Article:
Policies & Practices

This is a large and complex issue however, and a thorough grasp of the target market for this multiplexed diagnostic tool is crucial. Our first step was to determine exactly who our target market was. Through interviews with professionals as well as reaching out to various non-profit organizations working in these areas, we have developed a well-rounded understanding of the characteristics required of our device as well as a better understanding of our target market and the needs within.

Diagnostic Landscape

We began our research by seeking to understand the current world of diagnostics; how it is successful and what is currently lacking. There is a large amount of literature available on this topic, with many large international organizations pointing to the need for a multiplexed diagnostic tool. These reports helped us to grasp the scope of the issue, as well as helping us to realize the durability features our device must have to be deployable to developing countries.

Informed Design

To best understand the issue at hand, we consulted with many experts. Each of these experts was able to provide guidance in their own unique way, transforming our project into a practical and necessary solution. They helped us to define commonly mistaken pathogens, market feasibilities and regulatory considerations that would need to be taken into account for our proposed device.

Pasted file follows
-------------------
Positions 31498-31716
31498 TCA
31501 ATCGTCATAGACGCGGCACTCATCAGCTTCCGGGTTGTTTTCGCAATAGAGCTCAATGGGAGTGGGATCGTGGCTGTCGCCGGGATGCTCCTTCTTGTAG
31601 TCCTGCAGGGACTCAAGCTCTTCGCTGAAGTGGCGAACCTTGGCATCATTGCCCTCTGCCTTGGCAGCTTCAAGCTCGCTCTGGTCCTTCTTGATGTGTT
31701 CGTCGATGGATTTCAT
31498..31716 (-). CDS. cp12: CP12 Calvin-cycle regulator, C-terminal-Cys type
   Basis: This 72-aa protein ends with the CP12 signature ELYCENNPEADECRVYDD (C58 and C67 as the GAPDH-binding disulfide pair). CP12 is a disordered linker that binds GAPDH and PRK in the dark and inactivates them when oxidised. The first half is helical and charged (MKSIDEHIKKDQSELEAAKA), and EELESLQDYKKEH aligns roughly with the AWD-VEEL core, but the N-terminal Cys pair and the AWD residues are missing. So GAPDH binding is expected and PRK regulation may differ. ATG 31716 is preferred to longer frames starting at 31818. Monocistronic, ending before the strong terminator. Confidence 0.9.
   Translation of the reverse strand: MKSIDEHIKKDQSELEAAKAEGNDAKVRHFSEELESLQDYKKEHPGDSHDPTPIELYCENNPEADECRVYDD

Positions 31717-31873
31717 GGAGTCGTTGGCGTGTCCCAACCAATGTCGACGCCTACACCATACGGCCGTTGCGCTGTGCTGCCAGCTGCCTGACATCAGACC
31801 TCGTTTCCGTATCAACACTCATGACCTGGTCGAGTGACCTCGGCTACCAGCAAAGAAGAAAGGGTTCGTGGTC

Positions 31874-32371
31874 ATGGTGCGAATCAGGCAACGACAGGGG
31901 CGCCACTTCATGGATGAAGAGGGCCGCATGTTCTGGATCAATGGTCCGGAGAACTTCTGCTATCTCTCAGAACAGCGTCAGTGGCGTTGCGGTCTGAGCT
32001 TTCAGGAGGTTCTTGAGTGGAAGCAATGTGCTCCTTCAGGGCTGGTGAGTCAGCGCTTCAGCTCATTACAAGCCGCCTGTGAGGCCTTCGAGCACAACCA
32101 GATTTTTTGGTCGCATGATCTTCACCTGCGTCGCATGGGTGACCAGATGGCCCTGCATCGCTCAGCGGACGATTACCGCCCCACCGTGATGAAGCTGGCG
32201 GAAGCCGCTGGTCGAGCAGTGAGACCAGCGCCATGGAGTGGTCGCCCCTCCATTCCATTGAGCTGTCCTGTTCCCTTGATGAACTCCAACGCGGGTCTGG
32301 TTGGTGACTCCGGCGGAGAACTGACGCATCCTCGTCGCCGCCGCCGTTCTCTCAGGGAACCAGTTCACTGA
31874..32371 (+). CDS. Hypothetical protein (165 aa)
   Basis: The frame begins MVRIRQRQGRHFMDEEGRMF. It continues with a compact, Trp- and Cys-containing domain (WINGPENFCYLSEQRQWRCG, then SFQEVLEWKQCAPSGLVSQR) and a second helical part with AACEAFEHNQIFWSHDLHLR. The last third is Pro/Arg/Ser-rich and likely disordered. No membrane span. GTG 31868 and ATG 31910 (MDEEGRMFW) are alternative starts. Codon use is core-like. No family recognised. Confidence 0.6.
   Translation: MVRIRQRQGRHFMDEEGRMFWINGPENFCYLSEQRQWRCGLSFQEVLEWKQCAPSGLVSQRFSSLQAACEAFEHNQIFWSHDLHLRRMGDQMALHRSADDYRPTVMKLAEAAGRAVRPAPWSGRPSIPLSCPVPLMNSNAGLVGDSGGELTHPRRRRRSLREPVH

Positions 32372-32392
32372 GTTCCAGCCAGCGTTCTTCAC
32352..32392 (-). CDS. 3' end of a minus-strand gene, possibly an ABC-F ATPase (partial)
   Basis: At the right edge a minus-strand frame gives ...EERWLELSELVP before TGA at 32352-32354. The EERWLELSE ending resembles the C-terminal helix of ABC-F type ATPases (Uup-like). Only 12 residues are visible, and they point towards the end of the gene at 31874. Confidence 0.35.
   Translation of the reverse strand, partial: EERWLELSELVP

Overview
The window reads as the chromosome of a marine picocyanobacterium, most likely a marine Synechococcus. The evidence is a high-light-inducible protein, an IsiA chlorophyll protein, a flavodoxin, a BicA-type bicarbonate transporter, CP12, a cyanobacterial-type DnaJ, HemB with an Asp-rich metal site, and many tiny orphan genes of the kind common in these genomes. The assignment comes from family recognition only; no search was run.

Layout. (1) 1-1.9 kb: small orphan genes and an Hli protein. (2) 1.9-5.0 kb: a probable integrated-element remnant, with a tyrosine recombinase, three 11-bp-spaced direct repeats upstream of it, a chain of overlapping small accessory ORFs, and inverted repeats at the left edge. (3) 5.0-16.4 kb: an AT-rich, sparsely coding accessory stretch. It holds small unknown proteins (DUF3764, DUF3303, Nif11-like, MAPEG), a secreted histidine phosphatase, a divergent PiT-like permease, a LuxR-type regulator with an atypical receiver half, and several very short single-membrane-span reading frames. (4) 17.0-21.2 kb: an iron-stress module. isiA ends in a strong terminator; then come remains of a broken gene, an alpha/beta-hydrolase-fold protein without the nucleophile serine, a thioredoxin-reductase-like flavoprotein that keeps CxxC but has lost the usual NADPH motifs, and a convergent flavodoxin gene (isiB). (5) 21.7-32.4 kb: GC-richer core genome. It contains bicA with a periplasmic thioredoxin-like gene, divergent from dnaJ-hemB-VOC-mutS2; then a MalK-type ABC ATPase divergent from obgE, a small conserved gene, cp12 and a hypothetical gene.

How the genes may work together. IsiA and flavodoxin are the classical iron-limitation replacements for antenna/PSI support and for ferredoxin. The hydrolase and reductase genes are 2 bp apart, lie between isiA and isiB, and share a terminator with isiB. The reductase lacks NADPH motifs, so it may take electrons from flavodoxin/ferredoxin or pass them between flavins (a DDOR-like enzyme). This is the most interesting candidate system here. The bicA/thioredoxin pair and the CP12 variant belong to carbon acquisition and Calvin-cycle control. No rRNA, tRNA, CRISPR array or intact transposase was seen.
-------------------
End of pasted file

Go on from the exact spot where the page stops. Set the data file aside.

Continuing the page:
All diagnostic assays are governed by both local and international legislation and policy. By better understanding the policies that surround such a device we were able to tailor our design and make future implementation a feasible task. These guidelines can be a starting point for future iGEM teams when considering implementation of a diagnostic tool.


Our final device utilizes an engineered strain of Bacillus subtilis to create a colorimetric output. It was important for us to consider the disposal of these devices, and any problems that could arise from the release of our engineered organism. It is also very important for us to analyze any rates of false negative that could be associated with our device for the safety of the user.

Biological and Toxin Weapons Convention

The team was given a unique opportunity to attend the Biological and Toxin Weapons Convention at the United Nations in Geneva, Switzerland. This unique opportunity allowed us to show the international community how we can use synthetic biology to overcome many everyday challenges. We also were able to dispel some fears and misconceptions surrounding synthetic biology that could negatively affect relevant policy.